Never doubt the power of a single case study or the positive impact for the featured customer.
Last year, United Airlines racked up five major awards – and countless resulting PR – for its CRM and direct marketing efforts for the MileagePlus loyalty program:
• 2012 Gartner and 1to1 Media CRM Excellence Awards – Silver
• 2012 DMA – Marketer of the Year
• 2012 1to1 Media Customer Champion
• 2012 DMA Innovation Award
• 2012 Travel Weekly Magellan Silver for Loyalty
What fueled every application for the award entries was a single case study, initiated by United’s data partner, Acxiom Corp. United teamed with Acxiom for data integration, enhancement and segmentation, helping bring together 90 million records for the United and Continental Airlines merger, as well as for United’s companywide CRM initiative.
I worked with Acxiom to help the company and United document the story. From there, we used the case study to populate the dozens of questions throughout the award entry forms.
When awards were announced, and press releases drafted, I saw that same copy appear again and again in various publications. Best of all, it was in language that United and Acxiom had approved, giving all positive exposure in the perfect pitch they desired. The internal champion for the project at United also got recognition within the company for his efforts.
It’s a powerful but often-overlooked way to get more mileage out of a customer case study.
Companies build goodwill with their clients by submitting case studies for relevant industry awards. In this case, Acxiom took on the award submissions so United didn’t have to. It’s a big benefit for customers. You can even put awards in the list of benefits when approaching a customer about participating in a case study.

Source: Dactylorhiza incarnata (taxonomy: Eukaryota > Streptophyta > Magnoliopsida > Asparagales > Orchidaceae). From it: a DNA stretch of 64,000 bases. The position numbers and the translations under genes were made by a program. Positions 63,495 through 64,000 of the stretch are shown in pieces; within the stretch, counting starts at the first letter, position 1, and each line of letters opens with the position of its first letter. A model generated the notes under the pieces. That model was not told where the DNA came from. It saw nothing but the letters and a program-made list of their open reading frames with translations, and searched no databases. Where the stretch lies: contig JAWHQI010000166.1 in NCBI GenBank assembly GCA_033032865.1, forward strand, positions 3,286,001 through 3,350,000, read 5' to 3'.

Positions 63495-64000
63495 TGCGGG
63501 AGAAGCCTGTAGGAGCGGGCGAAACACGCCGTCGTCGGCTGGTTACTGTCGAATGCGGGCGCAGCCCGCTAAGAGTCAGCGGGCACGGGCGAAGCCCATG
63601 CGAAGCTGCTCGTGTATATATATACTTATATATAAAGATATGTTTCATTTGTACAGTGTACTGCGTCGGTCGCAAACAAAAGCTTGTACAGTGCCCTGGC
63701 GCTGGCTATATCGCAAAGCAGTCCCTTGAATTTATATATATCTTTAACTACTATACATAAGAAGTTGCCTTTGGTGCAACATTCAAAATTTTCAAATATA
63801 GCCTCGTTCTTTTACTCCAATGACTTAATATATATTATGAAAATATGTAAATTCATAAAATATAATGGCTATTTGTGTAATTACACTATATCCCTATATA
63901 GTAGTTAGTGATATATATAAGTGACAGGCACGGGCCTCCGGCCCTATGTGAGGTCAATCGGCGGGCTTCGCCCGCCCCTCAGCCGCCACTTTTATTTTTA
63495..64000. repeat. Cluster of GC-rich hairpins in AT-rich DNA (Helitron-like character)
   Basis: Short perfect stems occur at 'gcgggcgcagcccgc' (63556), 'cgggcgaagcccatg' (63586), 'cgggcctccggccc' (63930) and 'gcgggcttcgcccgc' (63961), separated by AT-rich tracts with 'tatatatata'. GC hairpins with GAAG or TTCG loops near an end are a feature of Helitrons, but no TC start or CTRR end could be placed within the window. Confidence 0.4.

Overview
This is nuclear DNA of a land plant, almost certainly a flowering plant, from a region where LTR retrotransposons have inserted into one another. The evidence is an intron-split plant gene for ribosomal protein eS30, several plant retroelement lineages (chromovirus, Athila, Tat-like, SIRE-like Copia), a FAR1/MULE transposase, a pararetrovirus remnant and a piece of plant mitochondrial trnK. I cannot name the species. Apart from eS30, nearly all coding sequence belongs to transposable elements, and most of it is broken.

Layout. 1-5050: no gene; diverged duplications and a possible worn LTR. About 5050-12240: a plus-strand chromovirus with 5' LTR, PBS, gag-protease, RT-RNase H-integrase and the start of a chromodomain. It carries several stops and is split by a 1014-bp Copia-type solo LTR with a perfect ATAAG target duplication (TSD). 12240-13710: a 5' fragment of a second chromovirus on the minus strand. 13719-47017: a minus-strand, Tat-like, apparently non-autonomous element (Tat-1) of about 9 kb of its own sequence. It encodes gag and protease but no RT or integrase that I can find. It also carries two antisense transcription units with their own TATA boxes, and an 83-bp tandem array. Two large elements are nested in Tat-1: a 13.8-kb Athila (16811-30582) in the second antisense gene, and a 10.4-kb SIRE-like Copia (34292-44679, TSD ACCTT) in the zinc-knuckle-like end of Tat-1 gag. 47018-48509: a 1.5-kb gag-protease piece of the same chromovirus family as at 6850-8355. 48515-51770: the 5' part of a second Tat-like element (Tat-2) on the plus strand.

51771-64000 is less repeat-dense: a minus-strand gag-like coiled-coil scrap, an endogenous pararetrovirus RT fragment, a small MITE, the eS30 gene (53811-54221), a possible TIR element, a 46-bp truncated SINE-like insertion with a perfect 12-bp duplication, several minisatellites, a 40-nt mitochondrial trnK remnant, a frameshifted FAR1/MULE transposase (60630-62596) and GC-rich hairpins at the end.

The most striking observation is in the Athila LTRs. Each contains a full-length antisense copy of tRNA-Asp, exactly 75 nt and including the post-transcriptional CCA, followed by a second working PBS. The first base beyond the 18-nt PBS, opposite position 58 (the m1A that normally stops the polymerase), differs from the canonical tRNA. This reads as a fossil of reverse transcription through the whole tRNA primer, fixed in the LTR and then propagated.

Over the years, I’ve helped several clients use case studies to apply for and win awards, but this is the most successful outcome ever.
How about you? Have you used a case study to apply for awards?
A glowing customer success story is a coveted piece of marketing collateral, but case studies are not always easy to create. If you manage case studies, or write them, you know the challenges: getting a customer to agree, conducting interviews, writing and editing the story, and getting customer signoff.
After all that work, how do you use the heck out of a case study to engage prospects and customers?
Nearly every organization posts a completed case study on their website. But how do you get traffic to it?
Companies today are using case studies in multiple ways to pull prospects to their websites, from traditional print media to social media to digital advertising.
Here are some fresh examples of success stories in action:
I recently caught a Dell tweet about the success of one of its customers, with a link to the full version of the case study. It was engaging and specific, encouraging prospects to click.
LinkedIn and Facebook
Last year, I featured PostcardMania.com for its extensive use of case studies. The company helps organizations market effectively with postcards. I also learned the company mentions its customer successes on LinkedIn and Facebook.
In the course of a conversation on LinkedIn, the company's social media manager might point a dentist, for example, to a gallery of visual examples of other postcard campaigns or to a video and/or written case study showing how another dentist brought in new business with postcard marketing.
For marketing to existing fans, PostcardMania posts teasers to its success stories on Facebook. But it's critical to be specific:
"Find out how this landscaping company, ABC Lawn, brought in $15,000 from just one postcard mailing."
While perusing Wired magazine this week, I came across a full-page ad from HP featuring its customer, NASCAR. NASCAR and HP teamed to create a way to measure NASCAR's impressions and success across its media channels.
After a brief summary of the story, the ad then shares the URL to find the full, engaging customer case study with all the momentum worthy of NASCAR.
Digital Display Advertising